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IWC

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IWC - Comprehending three illustrious letters

The first time you see these three letters, which stand for the International Watch Company, they might appear restrained and unspecific. Yet, what they represent is a laid back certainty that IWC knows exactly where it comes from and what type of position it has achieved for itself over the years in the world of watches. It’s the kind of confidence a brand can only emanate that’s produced one top-shelf icon after another. The Portugieser has achieved the kind of fame other brands can only dream of as it was one of the very first, larger sized dress watches altogether. The divers’ watch Aquatimer fought tooth and nail against Omega and Rolex while chasing the world’s lowest ocean depth records. The Ingenieur forms, alongside the Patek Philippe Nautilus and the Audemars Piguet Royal Oak, the third cult timepiece designed by the famous watch designer Gerald Genta. However, what IWC is really known for is its legendary Big Pilot in its Mark series and its legacy is mirrored in both the variety and diversity of its compilation of timepieces.

The history of IWC can be fairly quickly summarized. In his quest to combine both American pioneer spirit and Swiss tradition, Florentine Ariostos’s path lead him all the way from Boston to Schaffhausen, with only the ambition of inventing a series of accurate pocket watches. Times have certainly changed since then, but a large part of IWC’s initial drive and enthusiasm carries on well in today. One might believe IWC watches are modest timepieces, due to the reserved brand acronym. However, it definitely isn’t true considering IWC made the most complicated (at the time) produced watch series in the entire world. Today, it places a large emphasis on elaborate chronographs and hand wound watches with a significant amount of power reserve. It’s not trying to be imposing, even when the brand concentrates its efforts on watch dimensions starting around the 42 mm mark. It’s a brand that ensures a smooth transition for the icons of its past to assume their rightful place in the present day.

 


IWC – The Collection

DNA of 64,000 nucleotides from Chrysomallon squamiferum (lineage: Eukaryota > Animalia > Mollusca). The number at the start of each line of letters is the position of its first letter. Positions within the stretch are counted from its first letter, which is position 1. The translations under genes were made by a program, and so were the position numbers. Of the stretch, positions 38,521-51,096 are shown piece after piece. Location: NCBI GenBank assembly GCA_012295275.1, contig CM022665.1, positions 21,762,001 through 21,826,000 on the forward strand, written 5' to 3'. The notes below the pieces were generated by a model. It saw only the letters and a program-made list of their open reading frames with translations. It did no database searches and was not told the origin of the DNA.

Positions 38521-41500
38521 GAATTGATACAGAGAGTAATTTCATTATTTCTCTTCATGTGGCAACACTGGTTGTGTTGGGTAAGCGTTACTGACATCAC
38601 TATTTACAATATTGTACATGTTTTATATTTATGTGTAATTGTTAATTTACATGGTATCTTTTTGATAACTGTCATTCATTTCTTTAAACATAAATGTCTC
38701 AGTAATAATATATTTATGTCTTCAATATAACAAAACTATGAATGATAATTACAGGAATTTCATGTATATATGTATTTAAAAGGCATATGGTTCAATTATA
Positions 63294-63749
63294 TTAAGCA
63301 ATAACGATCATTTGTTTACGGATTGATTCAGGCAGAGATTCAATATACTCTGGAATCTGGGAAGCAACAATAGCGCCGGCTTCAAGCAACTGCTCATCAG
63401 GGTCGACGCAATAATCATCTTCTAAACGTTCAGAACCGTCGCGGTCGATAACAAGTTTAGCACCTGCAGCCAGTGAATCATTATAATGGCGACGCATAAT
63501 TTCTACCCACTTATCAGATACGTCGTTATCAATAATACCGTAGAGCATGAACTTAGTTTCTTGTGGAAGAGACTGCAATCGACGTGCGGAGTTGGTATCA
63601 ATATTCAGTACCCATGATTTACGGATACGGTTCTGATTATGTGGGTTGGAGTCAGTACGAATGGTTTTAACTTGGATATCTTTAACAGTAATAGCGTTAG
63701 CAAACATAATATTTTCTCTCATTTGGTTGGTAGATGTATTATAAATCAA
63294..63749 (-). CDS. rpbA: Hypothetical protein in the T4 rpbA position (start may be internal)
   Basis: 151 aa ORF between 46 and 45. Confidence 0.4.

Portugieser

The Portugieser is a real dress watch icon and best represents high quality dress appropriate timepieces in the 40+ size range. Many Portugieser models come equipped with an in-house movement and some newer versions have a power reserve of up to 8 days.


DISCOVER PORTUGIESER WATCHES

Aquatimer

The Aquatimer diving watch mesmerizes with a fresh and unmistakable design that makes it really stand out from all of its contemporaries. Particularly, the raised outer ring and ergonomic shape are the Aquatimer’s defining features. It comes equipped with either a manufacture movement or an ETA based calibre.


DISCOVER AQUATIMER WATCHES

 

Ingenieur

Next to the Aquatimer, the Ingenieur forms the second pillar of IWC’s sporty watch workmanship, that doesn’t belong to the pilots’ genre of timepieces. The Ingenieur has a long history with Gerald Genta, who worked on its design. It’s a model that presents itself in exciting shapes and colours.


DISCOVER INGENIEUR WATCHES

Pilots

Hardly any other brand is so closely connected with pilot’s watches as IWC. Even today, the famous models of the Mark series and the Big Pilot’s watch make up IWC’s core DNA. New models like the Top Gun Miramar are very convincing with their large-size, military-pilot appearance. IWC also knows how to make an understatement that’s equally attractive with its recently launched Mark XVIII.


DISCOVER PILOTS WATCHES

Portofino

The Portofino collection builds an important part of the Portugieser collection. Its main feature is that it’s a very elegant timekeeper (originally conceived as a boat clock) that is also well-equipped for any sporting challenge. Just like the Portugieser, the Portofino collection also has a manufacture movement, often with a multi-day power reserve.


DISCOVER PORTOFINO WATCHES

IWC broken down into numbers

2: Two sailors from Portugal

IWC realised early on that the advantages of a pocket watch movement could also be incorporated in wristwatches when it constructed its first Big Pilot. Its oversized calibre had been originally intended for wristwatches.